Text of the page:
Piano manqué 

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Charles Aznavour
He was kind of puny, not particularly handsome, and a child of refugees — not exactly promising raw material for an icon of romance. And yet Charles Aznavour became just that: A balladeer whose fame spread across the world from his adopted home in France, and who, far from hiding his looks behind the protective veil of radio broadcasts or 12-inch slices of wax, entered the movies as well. He has acted in nearly 80 films (from Truffaut’s Shoot the Piano Player to Atom Egoyan’s Ararat, which mourned the Armenian holocaust that forced Aznavour’s parents to flee), and that’s not counting the ones, like the Charade remake The Truth About Charlie, in which he played himself.

That Charlie appearance was so winning that, without knowing his work all that well, I jumped at the chance to see Aznavour in concert last month in Toronto. He had decided to go on a farewell tour (he’s done this before, but this time he may mean it), although it’s a peculiar sort of goodbye: A bit-by-bit abdication, as he described it to a reporter for the Toronto Star. “I am saying goodbye to all the parts of the world where I sing in different languages. I have already done the German countries. The English-speaking ones are next, then the Spanish, then the Japanese.” His followers in France, so far, need not fear his disappearance.

In a city with plenty of Francophones, Aznavour had little trouble selling every seat in the enormous Hummingbird Centre for the Arts. The crowd ranged from well-groomed retirees to, unexpectedly, pairs of 20-ish women who clearly knew many of his songs by heart. On the way in, I was confronted by the breadth of his repertoire: Sitting contentedly alongside the many individual records and souvenir booklets at the merchandise table was a Complete Recordings box set — 44 CDs, housed in a comically pompous two-foot-tall model of Paris’s Arc de Triomphe. (I believe the price tag was just over $1,400.)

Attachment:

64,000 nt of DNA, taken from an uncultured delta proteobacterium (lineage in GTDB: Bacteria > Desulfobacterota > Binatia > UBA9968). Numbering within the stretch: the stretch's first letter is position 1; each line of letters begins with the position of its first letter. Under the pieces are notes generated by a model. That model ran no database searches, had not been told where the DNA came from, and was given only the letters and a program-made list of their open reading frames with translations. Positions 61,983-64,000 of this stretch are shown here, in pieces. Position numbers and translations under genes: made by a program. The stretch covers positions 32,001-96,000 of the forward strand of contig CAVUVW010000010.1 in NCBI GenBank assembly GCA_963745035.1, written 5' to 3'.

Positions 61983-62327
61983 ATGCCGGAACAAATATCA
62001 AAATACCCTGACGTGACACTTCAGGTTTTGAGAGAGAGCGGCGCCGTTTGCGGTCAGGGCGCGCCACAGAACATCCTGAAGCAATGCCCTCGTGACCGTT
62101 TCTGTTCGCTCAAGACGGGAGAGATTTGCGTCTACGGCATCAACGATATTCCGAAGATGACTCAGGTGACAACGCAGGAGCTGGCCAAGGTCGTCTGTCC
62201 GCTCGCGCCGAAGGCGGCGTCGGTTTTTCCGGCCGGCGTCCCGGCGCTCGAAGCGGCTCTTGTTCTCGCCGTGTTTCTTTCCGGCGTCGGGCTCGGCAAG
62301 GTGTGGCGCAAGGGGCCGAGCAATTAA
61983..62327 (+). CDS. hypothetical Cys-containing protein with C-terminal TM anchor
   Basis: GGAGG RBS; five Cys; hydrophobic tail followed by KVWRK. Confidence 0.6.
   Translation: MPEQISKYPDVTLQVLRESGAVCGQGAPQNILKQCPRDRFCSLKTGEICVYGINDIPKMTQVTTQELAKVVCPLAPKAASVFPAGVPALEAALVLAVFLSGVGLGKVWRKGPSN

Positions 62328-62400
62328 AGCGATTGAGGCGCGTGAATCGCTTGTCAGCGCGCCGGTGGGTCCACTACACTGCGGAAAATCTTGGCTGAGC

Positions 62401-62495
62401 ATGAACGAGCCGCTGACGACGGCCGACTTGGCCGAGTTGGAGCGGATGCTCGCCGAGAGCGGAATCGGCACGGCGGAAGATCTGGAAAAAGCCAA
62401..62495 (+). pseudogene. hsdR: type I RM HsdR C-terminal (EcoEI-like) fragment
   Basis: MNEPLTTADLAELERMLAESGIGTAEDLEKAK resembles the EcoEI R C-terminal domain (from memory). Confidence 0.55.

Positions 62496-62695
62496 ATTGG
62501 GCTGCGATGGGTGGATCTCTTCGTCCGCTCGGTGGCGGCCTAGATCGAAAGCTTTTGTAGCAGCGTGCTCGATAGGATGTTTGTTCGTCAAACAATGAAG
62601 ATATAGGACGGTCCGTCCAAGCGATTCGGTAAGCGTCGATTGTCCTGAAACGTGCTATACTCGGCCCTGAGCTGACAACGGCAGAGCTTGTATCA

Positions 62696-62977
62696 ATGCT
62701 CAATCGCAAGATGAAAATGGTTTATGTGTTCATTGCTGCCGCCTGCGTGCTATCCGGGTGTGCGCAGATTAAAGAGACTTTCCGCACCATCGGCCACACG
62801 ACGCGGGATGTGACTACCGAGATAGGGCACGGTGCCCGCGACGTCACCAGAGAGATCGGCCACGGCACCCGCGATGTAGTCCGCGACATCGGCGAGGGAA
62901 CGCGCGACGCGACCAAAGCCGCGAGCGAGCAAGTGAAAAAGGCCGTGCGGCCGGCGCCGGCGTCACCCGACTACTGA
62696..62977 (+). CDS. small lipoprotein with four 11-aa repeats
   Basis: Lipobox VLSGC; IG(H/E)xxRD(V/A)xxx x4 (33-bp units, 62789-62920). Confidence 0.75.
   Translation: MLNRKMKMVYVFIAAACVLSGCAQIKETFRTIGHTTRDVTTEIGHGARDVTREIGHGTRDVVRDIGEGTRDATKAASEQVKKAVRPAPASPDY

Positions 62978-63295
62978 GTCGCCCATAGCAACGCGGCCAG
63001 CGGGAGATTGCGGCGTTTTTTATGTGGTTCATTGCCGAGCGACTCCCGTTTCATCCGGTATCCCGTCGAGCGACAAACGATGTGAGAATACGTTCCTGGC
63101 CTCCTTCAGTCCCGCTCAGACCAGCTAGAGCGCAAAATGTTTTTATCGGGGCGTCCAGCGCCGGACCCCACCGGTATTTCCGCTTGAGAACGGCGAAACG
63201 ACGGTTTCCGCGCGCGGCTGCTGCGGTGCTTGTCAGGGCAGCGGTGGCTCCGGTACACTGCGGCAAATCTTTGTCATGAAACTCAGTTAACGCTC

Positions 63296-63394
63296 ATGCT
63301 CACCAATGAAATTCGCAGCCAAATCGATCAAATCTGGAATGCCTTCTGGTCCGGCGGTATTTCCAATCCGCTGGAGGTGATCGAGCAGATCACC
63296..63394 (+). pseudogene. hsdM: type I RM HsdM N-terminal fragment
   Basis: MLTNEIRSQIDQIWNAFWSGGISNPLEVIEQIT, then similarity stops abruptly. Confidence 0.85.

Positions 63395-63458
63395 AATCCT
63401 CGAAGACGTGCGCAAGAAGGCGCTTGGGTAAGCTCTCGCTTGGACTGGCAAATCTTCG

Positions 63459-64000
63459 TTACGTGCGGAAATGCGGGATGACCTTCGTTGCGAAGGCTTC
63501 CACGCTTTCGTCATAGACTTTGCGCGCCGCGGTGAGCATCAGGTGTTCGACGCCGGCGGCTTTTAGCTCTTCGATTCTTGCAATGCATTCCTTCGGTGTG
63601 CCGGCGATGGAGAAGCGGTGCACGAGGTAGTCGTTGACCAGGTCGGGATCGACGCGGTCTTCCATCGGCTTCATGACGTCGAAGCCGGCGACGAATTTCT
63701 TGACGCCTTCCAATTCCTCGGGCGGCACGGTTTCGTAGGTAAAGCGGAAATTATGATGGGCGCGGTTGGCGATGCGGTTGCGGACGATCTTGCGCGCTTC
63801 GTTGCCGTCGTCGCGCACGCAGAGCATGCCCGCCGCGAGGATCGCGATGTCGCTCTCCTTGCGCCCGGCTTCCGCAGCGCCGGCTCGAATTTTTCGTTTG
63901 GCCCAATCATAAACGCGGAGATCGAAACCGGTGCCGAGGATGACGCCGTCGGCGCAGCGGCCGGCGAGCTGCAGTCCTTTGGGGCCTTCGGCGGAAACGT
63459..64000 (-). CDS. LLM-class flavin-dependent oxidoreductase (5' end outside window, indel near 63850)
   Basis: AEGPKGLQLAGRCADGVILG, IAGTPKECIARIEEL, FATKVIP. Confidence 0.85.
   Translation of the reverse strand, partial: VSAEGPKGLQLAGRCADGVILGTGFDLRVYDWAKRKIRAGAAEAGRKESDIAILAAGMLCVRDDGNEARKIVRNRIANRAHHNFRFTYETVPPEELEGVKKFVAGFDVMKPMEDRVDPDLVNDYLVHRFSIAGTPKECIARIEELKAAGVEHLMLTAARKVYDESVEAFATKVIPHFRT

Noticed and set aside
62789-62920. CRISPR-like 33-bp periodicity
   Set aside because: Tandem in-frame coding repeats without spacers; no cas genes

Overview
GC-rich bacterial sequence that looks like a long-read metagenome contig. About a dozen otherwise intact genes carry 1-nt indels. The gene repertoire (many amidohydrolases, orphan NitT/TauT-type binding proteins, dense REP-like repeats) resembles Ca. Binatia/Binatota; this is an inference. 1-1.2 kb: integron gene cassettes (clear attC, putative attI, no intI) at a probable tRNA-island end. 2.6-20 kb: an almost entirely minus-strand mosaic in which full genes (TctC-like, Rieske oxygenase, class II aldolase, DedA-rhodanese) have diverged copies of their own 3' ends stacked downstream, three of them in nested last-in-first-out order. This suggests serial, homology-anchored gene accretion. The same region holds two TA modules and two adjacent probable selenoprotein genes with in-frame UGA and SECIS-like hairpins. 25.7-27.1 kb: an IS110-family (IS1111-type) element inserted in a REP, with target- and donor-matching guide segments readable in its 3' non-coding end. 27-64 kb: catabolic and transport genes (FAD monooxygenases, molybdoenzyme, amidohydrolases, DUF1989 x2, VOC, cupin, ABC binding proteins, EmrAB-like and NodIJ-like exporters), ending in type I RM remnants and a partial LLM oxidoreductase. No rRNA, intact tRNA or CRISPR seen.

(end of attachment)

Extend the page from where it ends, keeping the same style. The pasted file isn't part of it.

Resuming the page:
When he took the stage, it was easy to understand what drew the crowd. However self-conscious he may have been early on about his height, Aznavour has acquired a master entertainer’s comfort with his body. In a shiny black dinner jacket and open-necked black shirt, he was debonair despite the fact that his art relies so much on vulnerability. With expressive but restrained body language, he made listeners feel they were in a much smaller venue.

The evening’s arrangements, unfortunately for me, weren’t quite as evocative of the small cafés where French chanson first flourished. More reminiscent of a late ’70s or early ’80s Sinatra gala, they flowed like syrup off the stage. The band of more than a dozen players included strings and acoustic instruments, but relied far too heavily on a standard drum kit, electric bass, and (somewhat strangely in a group that already had a piano, violins, and most other things keyboards generally substitute for in these settings) a synthesizer. Only in rare moments did Aznavour cut his sidemen free, singing a number accompanied only by his own piano playing.

The songs themselves, though, had an appeal that survived the instrumentation. Full of romanticized regrets and soaked in wine, many of them are so effective in picturing a man near the end of life’s road that you wonder how he put them across when he was (as with “Yesterday When I Was Young”) barely 40. Jean Cocteau once suggested that Aznavour made despair popular, and as a young woman joined him to sing a mid-set duet, he was clearly one of those men who only become more attractive in resignation. (The song pictured an aged man and a girl on a park bench. “The young girl is traveling out into her future,” he explained wistfully, “and the old man, into his past.”)

But after crowd-pleasers such as “She” (made popular by Elvis Costello in the film Notting Hill) and “I Could Never Forget,” the crooner — still in remarkable voice, easily emoting in cognac-like tones over the hubub behind him — showed a side his English-speaking fans may not have known. In France, Aznavour has made waves from time to time by singing about politics, war, and homosexuality. Here, he presented a recent composition, “The Living Dead,” inspired by the plight of journalists taken hostage in Iraq. He sang it in French, but translated the raw lyrics beforehand: “I crawl in blood, dirt, and shit,” he intoned, and the bittersweet theatrics of his sad-old-man routine were replaced by an obviously heartfelt admiration for those who risk their lives trying to tell the truth.

That detour didn’t last long, but the crowd received it enthusiastically. Cathartic despair, it seems, works for more topics than just lost love.

More by John DeFore

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